In the end, everything can be made plausible by a skilled story-teller; so that the answer to such a question can only be, it depends, are you good enough to make it plausible?

(Ah, and yes there are many birds with long beautiful shimmering feathers; and there are many birds with feathery crests; so why wouldn't there be birds with crests of long beatiful shimmering feathers?)

• Okay, I can maybe see that. I would however read "plausible" as "does it fit with known science"... especially if the question includes science-based. Certainly that's how I've used the word previously. (p.s. As elsewhere noted, yes, I deliberately chose an example with an "obvious" answer.) Do we maybe need to establish a standing guide that questioners can refer to to clarify what they mean by "plausible"? (I'd hate to have to do this in every question...) Dec 7 '20 at 14:49
• @Matthew Plausible isn't a function of the world being built it's a function of how the world is presented to the audience. In Star Wars we buy that starfighters fly similar to airplanes and that we can hear explosions in a vacuum. However if Seveneves had unrealistic orbital mechanics or sound in a vacuum it would have stood out like a sore thumb. The reason that Medichlorians didn't work isn't that they're less scientifically plausible that the Force, it's that how the Force has been presented up to that point, as a spiritual energy, adding some extra science feels out of place. Dec 7 '20 at 18:17
• @sphennings, at the point you're talking about someone experiencing (reading, watching, etc.) a creative work, I'd agree. However, I think most people asking such questions, who are asking at the point of creating that work, are interested in the former sense. Dec 7 '20 at 18:43
• @Matthew: Plausible means "seemingly or apparently valid, likely, or acceptable"; the operating words are "seemingly" and "apparently". What you are asking for is realistic or maybe verisimilar. Whether a story element is plausible or not is solely a function of the story. Basically, something is plausible if the readers or watcher are buying it. (The original Latin meaning of the word plausibilis is "praiseworthy, deserving applause".) Dec 7 '20 at 18:55

This is a matter of WB.SE culture.

JBH hammers an important nail in the coffin of magical questions by noting that many folks judge queries by real life (i.e., the Real World as we so imperfectly know it). They want things to make sense in a fantasy world just as they make sense in the real world. And this, in such a shallow way of looking at things, means science.

When we look at the broad culture in general, we see the same trend: mythological, mystical, religious, and even fanciful ways of approach to reality are deprecated in favour of the ultimate truth of science. If the answer can't be found in physics, chemistry, or biology, then no answer can be found and no explanation made.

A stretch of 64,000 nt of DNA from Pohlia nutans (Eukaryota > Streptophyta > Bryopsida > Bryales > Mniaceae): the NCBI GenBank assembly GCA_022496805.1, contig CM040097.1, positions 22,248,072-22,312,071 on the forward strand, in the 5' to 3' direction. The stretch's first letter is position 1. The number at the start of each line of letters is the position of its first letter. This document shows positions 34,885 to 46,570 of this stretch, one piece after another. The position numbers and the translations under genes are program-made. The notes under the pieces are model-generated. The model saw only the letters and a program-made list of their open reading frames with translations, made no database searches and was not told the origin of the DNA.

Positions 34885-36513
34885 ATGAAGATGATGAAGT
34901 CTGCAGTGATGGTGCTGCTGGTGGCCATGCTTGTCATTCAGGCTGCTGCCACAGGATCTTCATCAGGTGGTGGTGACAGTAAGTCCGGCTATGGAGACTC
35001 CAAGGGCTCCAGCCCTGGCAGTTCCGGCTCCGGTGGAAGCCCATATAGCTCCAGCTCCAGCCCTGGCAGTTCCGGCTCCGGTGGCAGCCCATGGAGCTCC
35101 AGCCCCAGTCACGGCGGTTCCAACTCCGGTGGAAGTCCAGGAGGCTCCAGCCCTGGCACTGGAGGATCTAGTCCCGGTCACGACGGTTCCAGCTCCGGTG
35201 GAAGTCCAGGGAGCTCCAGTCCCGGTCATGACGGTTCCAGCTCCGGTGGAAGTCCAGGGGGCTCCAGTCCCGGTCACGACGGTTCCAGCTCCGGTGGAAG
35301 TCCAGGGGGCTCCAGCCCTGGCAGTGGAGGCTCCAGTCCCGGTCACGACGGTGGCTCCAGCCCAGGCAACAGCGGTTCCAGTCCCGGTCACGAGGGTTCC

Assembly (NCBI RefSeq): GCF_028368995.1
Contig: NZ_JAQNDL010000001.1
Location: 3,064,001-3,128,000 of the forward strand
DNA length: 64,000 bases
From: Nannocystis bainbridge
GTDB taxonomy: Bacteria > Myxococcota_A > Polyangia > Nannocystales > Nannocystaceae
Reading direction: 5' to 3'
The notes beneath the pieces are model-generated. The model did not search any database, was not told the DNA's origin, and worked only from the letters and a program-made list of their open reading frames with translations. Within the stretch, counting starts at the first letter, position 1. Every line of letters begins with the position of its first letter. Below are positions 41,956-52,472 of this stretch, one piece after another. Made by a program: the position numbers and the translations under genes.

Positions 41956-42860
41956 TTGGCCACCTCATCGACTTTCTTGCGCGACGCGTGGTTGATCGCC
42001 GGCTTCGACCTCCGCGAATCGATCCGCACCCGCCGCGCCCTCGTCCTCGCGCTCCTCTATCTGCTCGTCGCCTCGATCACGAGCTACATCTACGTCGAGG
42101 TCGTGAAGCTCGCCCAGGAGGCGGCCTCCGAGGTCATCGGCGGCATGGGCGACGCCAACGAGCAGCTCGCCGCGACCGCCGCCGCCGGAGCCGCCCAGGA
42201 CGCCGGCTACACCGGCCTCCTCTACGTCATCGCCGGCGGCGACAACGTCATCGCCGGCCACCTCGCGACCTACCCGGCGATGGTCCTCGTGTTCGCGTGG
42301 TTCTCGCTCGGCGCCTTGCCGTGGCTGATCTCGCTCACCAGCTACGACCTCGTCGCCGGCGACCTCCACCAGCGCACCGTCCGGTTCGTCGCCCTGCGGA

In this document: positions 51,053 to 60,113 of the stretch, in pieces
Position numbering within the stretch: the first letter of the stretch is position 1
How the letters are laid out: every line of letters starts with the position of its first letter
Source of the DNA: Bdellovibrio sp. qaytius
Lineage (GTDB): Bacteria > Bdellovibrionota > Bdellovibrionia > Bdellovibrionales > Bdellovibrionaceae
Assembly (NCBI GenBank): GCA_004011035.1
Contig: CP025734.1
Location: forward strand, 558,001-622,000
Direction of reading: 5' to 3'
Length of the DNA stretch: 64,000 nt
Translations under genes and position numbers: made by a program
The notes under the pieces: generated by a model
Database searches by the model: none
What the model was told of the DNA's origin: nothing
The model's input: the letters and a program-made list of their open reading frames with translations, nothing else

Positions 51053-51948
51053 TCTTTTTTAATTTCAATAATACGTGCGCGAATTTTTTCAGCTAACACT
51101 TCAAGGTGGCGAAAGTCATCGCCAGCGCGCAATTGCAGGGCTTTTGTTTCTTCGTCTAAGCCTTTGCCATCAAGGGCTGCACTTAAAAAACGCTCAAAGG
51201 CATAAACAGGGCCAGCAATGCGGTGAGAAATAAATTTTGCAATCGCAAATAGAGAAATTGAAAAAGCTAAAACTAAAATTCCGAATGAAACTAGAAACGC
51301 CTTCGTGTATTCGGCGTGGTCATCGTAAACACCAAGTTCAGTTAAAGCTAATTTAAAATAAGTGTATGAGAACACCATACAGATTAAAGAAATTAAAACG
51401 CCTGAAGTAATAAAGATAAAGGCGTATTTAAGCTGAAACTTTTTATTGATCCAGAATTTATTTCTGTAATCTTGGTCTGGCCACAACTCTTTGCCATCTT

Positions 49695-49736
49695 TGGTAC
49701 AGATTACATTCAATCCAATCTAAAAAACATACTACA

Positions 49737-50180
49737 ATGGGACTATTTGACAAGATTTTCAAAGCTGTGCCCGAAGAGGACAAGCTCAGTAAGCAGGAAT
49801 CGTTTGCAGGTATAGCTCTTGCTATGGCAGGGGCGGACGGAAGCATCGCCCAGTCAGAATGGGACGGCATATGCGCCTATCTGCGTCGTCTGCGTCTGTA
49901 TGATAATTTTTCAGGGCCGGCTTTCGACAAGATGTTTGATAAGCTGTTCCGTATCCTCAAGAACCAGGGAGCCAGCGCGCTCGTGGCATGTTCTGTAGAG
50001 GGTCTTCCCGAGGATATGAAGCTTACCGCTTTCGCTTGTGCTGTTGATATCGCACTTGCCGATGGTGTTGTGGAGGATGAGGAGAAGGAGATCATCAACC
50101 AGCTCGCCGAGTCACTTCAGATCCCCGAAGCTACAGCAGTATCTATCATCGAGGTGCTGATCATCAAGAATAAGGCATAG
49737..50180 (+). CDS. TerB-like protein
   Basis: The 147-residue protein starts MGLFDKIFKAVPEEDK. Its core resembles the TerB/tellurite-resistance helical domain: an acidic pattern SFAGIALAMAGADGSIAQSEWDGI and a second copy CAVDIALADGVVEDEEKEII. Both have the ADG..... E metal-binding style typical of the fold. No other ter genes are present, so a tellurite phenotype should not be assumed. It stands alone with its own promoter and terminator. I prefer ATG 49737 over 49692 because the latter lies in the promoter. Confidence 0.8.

And so it is here, even in this place that ought to be a bastion of the mythical, the religious, the mystical, the fanciful --- and yes, even the scientifical! We expect your dragons to comply with all applicable laws of physics. Your Faeries are too small to be intelligent because their brains can't hold enough neurons. Your winged folk can't fly because human bones aren't hollow and they violate square cubed law!

WHATEVER!!

What went wrong?
We as a community went wrong: we let ourselves become duped by the aphrodisiac of the goddess Scientia.

We demand narrow focus in people's questions; and we also came to narrow our own answers. Only things that "make sense" in a scientific fashion are allowable. Answers that don't make sense came to be disdained. Look at the catalogue of tags for example: how common we see "science-based" and "hard-science"! Not to mention "physics" and "biology" and "evolution". And those question types are lauded. And this is because we have a pretty good and common understanding of those sciences. And where are the "hard-magic" and "alchemy" tags? Oh, no! We can't have those, because there's no way to define....

And so it goes.

How can someone ask a question without being attacked?
I don't think this is the right question. But to answer it, of course!: you have to ask a question that makes sense within a reasonably pure scientific mindset. Ask questions about planetary orbits and celestial mechanics all day long and you'll get good solid scientific answers.

But worldbuilding --- geopoetry --- is so much more than mere scientific equations. You shouldn't have to be attacked for asking questions relating to magic or fancy. On the contrary, WE as a community need to rethink our approach to answering such queries. I've often said in comments something to the effect of "This is Worldbuilding: we need to answer questions based on the OP's description and accept the OP's world as a given." In other words, you as OP have defined a world, and it ought to be up to us to apply real science, or apply parascience, or even conjure up a new science altogether in order to answer the question.

I see no problem whatsoever with answering a planetary mechanics query with ordinary physics, when the OP specifies a world inhabiting a "realistic" universe, one that obeys known laws of physics. Nor do I see any problem whatsoever with answering a planetary mechanics query with astrological cosmology, when the OP specifies a world operating along different principles.